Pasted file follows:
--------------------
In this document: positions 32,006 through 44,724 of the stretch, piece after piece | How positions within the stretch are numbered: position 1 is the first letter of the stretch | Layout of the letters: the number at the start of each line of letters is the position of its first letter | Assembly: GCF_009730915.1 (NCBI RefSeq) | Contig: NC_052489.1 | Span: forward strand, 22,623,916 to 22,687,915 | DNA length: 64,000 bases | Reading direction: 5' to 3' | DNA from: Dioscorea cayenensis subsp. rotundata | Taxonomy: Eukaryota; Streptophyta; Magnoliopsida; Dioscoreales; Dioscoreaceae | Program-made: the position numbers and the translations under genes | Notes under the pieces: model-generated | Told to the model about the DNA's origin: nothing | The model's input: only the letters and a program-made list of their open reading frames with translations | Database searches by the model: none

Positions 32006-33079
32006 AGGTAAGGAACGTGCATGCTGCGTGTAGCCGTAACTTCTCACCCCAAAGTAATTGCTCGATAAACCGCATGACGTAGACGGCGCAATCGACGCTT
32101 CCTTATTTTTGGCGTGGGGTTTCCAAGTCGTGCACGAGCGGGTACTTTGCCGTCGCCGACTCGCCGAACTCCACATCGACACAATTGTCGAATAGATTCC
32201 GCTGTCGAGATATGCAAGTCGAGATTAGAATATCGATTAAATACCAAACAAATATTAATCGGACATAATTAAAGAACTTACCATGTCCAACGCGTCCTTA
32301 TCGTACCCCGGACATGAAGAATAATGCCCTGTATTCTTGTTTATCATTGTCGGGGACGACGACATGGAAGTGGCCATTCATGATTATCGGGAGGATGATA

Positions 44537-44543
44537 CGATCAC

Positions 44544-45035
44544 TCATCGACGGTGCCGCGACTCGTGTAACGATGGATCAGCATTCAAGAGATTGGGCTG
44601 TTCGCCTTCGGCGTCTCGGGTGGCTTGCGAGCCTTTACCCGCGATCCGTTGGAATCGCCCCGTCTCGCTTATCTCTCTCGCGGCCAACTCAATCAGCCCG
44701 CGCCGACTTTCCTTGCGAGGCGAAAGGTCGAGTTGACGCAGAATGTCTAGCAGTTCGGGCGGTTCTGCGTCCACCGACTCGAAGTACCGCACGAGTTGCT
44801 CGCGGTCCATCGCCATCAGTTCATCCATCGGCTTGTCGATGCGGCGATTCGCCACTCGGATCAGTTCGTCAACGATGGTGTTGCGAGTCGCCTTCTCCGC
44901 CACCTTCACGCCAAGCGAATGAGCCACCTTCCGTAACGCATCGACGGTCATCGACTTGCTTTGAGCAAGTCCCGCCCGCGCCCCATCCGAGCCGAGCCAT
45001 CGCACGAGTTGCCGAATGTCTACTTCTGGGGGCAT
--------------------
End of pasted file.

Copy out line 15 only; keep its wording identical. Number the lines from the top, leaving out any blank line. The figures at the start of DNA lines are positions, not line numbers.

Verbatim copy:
45001 CGCACGAGTTGCCGAATGTCTACTTCTGGGGGCAT